The Last Jedi Is The Most Feminist Star Wars Movie Yet
For nearly 40 years Carrie Fisher’s smart, resourceful Princess Leia was the only significant female character in the Star Wars galaxy. George Lucas’s original trilogy is many things—wildly imaginative, wonderfully expansive, and endlessly entertaining—but female-driven it is not.
In fact, a revealing supercut from Vulture examined all of the non-Leia speaking parts for women in A New Hope, The Empire Strikes Back, and Return of the Jedi and found that there are only three female characters who have any dialogue: Aunt Beru on Tatooine, former senator and Rebel Alliance leader Mon Mothma, and an unnamed Rebel controller at the Hoth base. While that doesn’t take away from Leia’s importance as a Rebel hero and pop culture icon—after all, she was a blaster-firing princess who could save herself long before it was popular—it does make Rian Johnson’s Star Wars: The Last Jedi all the more monumental to the canon.
In the days since the anticipated film’s release, a lot has been said about Johnson’s bold, exciting new entry in the Star Wars franchise. Episode VIII dismantled fan theories, reshaped old mythology, and angered some fans in the process, with A.V. Club’s William Hughes calling it the “most political (and populist) Star Wars film ever committed to the screen.” But the single-most radical thing about The Last Jedi isn’t its story or genre subversions—it’s its overt feminism.
The film opens with a blazing act of heroism from Resistance gunner Paige Tico (played by Vietnamese actress Veronica Ngo), who in her final moments took out a First Order Dreadnought with quiet determination. Her gut-wrenching sacrifice weighs heavy on the film and its characters, especially for her little sister Rose (Kelly Marie Tran).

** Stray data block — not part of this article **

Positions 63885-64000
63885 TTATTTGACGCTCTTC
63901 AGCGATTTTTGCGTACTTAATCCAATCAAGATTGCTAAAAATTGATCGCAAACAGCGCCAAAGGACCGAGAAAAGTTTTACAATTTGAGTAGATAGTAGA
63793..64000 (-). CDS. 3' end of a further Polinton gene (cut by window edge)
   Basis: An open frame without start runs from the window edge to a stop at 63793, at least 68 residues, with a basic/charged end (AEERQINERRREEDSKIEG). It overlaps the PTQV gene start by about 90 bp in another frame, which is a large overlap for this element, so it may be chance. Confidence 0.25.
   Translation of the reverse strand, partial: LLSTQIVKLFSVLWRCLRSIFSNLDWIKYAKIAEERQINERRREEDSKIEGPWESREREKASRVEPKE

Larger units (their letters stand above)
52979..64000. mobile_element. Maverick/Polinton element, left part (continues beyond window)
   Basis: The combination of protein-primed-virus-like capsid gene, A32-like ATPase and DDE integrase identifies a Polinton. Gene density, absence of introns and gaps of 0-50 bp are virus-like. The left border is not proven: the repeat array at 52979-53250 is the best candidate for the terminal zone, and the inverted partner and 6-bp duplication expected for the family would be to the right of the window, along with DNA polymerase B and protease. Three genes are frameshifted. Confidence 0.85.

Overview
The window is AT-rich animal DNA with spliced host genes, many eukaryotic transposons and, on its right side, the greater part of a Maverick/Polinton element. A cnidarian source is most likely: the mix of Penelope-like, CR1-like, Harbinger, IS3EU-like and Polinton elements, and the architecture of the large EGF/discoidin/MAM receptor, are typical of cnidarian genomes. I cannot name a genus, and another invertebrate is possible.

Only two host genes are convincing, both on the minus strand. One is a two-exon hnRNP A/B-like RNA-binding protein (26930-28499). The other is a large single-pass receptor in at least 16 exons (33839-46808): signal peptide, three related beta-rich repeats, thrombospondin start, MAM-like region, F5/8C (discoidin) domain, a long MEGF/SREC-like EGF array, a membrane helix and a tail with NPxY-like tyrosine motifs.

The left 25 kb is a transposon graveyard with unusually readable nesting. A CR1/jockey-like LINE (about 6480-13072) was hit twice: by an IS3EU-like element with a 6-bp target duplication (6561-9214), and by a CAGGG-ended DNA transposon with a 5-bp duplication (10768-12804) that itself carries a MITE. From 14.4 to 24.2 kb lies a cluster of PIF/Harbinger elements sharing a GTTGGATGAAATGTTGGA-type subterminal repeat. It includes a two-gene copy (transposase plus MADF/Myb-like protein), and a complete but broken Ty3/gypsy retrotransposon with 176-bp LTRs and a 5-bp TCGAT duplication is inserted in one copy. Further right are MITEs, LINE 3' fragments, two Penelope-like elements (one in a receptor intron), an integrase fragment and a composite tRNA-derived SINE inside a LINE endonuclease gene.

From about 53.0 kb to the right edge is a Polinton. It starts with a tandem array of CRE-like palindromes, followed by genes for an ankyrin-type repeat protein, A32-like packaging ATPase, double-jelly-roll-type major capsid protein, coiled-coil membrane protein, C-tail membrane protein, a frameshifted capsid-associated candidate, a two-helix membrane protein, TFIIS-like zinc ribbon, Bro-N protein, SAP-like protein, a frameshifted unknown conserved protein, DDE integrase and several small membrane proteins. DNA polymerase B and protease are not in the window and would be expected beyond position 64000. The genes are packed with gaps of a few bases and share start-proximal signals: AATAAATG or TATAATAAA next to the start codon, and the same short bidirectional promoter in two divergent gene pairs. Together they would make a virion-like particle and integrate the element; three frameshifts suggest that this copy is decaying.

you all keep arguing about space jokes and rules you didn’t write and I’ll go back to things that matter, nothing but respect for my presidents 🙏 #paigetico #rosetico #thelastjedi pic.twitter.com/kVslBhvn8F
— jen yamato (@jenyamato) December 16, 2017
Rose is a delightful addition to the Star Wars universe, a character whose Rebel spirit is unbreakable, as evidenced by the way she stunned would-be deserters on the Raddus mere hours after her sister’s death. Not to mention, it was her idea to sneak onto The Supremacy to temporarily turn off the First Order’s hyperspace tracking device (and no amount of mansplaining from Finn can take that away).
Meanwhile, Vice Admiral Amilyn Holdo (Laura Dern) is a woman put into a position of power following General Leia’s near-death on the bridge. Poe Dameron’s (Oscar Isaac) immediate mistrust of Holdo’s authority has as much to do with her feminine appearance—her amethyst hair, matching dress robes, and ornate space jewelry (at Fisher’s request), in particular—as it does his hotshot, male ego. The way he refers to Holdo as “not what I expected” is extremely telling, especially as he proceeds to undermine her at every turn despite her experience and capabilities.
The Last Jedi also gave Billie Lourd’s Resistance officer, Kaydel Ko Connix, a more active role, in addition to introducing Amanda Lawrence’s steadfast Commander D’Acy, a character who comes off as very even-keeled when compared to her male counterpart Poe. Countless other female Resistance members are also seen piloting X-wings and taking down TIE fighters. Of course the women of the Resistance wouldn’t be complete without Rey (Daisy Ridley), a Star Wars heroine and Jedi in the making.